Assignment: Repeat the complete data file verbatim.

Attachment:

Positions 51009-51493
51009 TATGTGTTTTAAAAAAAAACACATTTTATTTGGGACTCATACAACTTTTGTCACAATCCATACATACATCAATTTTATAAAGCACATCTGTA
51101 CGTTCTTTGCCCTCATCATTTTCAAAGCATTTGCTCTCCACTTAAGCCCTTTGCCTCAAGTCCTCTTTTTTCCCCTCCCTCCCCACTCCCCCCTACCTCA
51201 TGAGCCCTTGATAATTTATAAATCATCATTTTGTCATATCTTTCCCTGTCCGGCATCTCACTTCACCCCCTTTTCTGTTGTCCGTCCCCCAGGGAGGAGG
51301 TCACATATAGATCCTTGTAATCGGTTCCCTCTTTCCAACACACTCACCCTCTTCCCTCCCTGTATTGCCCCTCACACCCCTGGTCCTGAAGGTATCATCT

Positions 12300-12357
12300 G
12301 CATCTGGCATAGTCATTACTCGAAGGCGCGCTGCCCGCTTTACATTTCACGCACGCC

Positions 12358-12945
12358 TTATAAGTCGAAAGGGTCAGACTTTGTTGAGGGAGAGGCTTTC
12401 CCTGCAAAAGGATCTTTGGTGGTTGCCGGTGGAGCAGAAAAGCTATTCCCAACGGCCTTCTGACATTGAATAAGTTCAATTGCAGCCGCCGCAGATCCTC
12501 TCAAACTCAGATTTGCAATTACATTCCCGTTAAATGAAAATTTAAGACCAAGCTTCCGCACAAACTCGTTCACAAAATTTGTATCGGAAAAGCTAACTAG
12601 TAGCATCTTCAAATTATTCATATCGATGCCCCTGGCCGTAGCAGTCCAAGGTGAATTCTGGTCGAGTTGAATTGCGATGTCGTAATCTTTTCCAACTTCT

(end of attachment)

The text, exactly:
Positions 51009-51493
51009 TATGTGTTTTAAAAAAAAACACATTTTATTTGGGACTCATACAACTTTTGTCACAATCCATACATACATCAATTTTATAAAGCACATCTGTA
51101 CGTTCTTTGCCCTCATCATTTTCAAAGCATTTGCTCTCCACTTAAGCCCTTTGCCTCAAGTCCTCTTTTTTCCCCTCCCTCCCCACTCCCCCCTACCTCA
51201 TGAGCCCTTGATAATTTATAAATCATCATTTTGTCATATCTTTCCCTGTCCGGCATCTCACTTCACCCCCTTTTCTGTTGTCCGTCCCCCAGGGAGGAGG
51301 TCACATATAGATCCTTGTAATCGGTTCCCTCTTTCCAACACACTCACCCTCTTCCCTCCCTGTATTGCCCCTCACACCCCTGGTCCTGAAGGTATCATCT

Positions 12300-12357
12300 G
12301 CATCTGGCATAGTCATTACTCGAAGGCGCGCTGCCCGCTTTACATTTCACGCACGCC

Positions 12358-12945
12358 TTATAAGTCGAAAGGGTCAGACTTTGTTGAGGGAGAGGCTTTC
12401 CCTGCAAAAGGATCTTTGGTGGTTGCCGGTGGAGCAGAAAAGCTATTCCCAACGGCCTTCTGACATTGAATAAGTTCAATTGCAGCCGCCGCAGATCCTC
12501 TCAAACTCAGATTTGCAATTACATTCCCGTTAAATGAAAATTTAAGACCAAGCTTCCGCACAAACTCGTTCACAAAATTTGTATCGGAAAAGCTAACTAG
12601 TAGCATCTTCAAATTATTCATATCGATGCCCCTGGCCGTAGCAGTCCAAGGTGAATTCTGGTCGAGTTGAATTGCGATGTCGTAATCTTTTCCAACTTCT